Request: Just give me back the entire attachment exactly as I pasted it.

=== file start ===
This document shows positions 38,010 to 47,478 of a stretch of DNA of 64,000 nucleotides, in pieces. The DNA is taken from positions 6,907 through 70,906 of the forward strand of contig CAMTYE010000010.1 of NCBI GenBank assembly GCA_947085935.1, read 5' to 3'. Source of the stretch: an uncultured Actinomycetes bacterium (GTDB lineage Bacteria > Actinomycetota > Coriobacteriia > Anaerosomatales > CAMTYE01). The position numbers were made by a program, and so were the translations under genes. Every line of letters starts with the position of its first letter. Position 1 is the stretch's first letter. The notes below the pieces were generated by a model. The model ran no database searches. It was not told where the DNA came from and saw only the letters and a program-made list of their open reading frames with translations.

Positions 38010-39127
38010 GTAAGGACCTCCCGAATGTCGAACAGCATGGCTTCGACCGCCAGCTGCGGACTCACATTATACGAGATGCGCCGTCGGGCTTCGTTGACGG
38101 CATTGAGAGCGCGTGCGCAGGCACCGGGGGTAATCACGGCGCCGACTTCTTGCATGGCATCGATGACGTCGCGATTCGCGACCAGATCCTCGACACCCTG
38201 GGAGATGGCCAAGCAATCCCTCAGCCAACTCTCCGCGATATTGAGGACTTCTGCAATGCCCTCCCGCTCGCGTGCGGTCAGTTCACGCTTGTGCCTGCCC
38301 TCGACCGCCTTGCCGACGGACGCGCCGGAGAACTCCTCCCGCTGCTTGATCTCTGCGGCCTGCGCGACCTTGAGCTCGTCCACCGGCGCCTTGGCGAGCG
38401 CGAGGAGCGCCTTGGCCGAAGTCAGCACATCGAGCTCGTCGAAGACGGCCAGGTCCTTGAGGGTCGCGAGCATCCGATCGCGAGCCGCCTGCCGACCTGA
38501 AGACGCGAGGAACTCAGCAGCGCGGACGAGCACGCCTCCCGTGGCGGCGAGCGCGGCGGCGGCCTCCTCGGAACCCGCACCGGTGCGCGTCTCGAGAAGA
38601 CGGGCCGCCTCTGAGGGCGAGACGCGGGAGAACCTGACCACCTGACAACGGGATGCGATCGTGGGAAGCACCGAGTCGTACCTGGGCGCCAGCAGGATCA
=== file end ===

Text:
This document shows positions 38,010 to 47,478 of a stretch of DNA of 64,000 nucleotides, in pieces. The DNA is taken from positions 6,907 through 70,906 of the forward strand of contig CAMTYE010000010.1 of NCBI GenBank assembly GCA_947085935.1, read 5' to 3'. Source of the stretch: an uncultured Actinomycetes bacterium (GTDB lineage Bacteria > Actinomycetota > Coriobacteriia > Anaerosomatales > CAMTYE01). The position numbers were made by a program, and so were the translations under genes. Every line of letters starts with the position of its first letter. Position 1 is the stretch's first letter. The notes below the pieces were generated by a model. The model ran no database searches. It was not told where the DNA came from and saw only the letters and a program-made list of their open reading frames with translations.

Positions 38010-39127
38010 GTAAGGACCTCCCGAATGTCGAACAGCATGGCTTCGACCGCCAGCTGCGGACTCACATTATACGAGATGCGCCGTCGGGCTTCGTTGACGG
38101 CATTGAGAGCGCGTGCGCAGGCACCGGGGGTAATCACGGCGCCGACTTCTTGCATGGCATCGATGACGTCGCGATTCGCGACCAGATCCTCGACACCCTG
38201 GGAGATGGCCAAGCAATCCCTCAGCCAACTCTCCGCGATATTGAGGACTTCTGCAATGCCCTCCCGCTCGCGTGCGGTCAGTTCACGCTTGTGCCTGCCC
38301 TCGACCGCCTTGCCGACGGACGCGCCGGAGAACTCCTCCCGCTGCTTGATCTCTGCGGCCTGCGCGACCTTGAGCTCGTCCACCGGCGCCTTGGCGAGCG
38401 CGAGGAGCGCCTTGGCCGAAGTCAGCACATCGAGCTCGTCGAAGACGGCCAGGTCCTTGAGGGTCGCGAGCATCCGATCGCGAGCCGCCTGCCGACCTGA
38501 AGACGCGAGGAACTCAGCAGCGCGGACGAGCACGCCTCCCGTGGCGGCGAGCGCGGCGGCGGCCTCCTCGGAACCCGCACCGGTGCGCGTCTCGAGAAGA
38601 CGGGCCGCCTCTGAGGGCGAGACGCGGGAGAACCTGACCACCTGACAACGGGATGCGATCGTGGGAAGCACCGAGTCGTACCTGGGCGCCAGCAGGATCA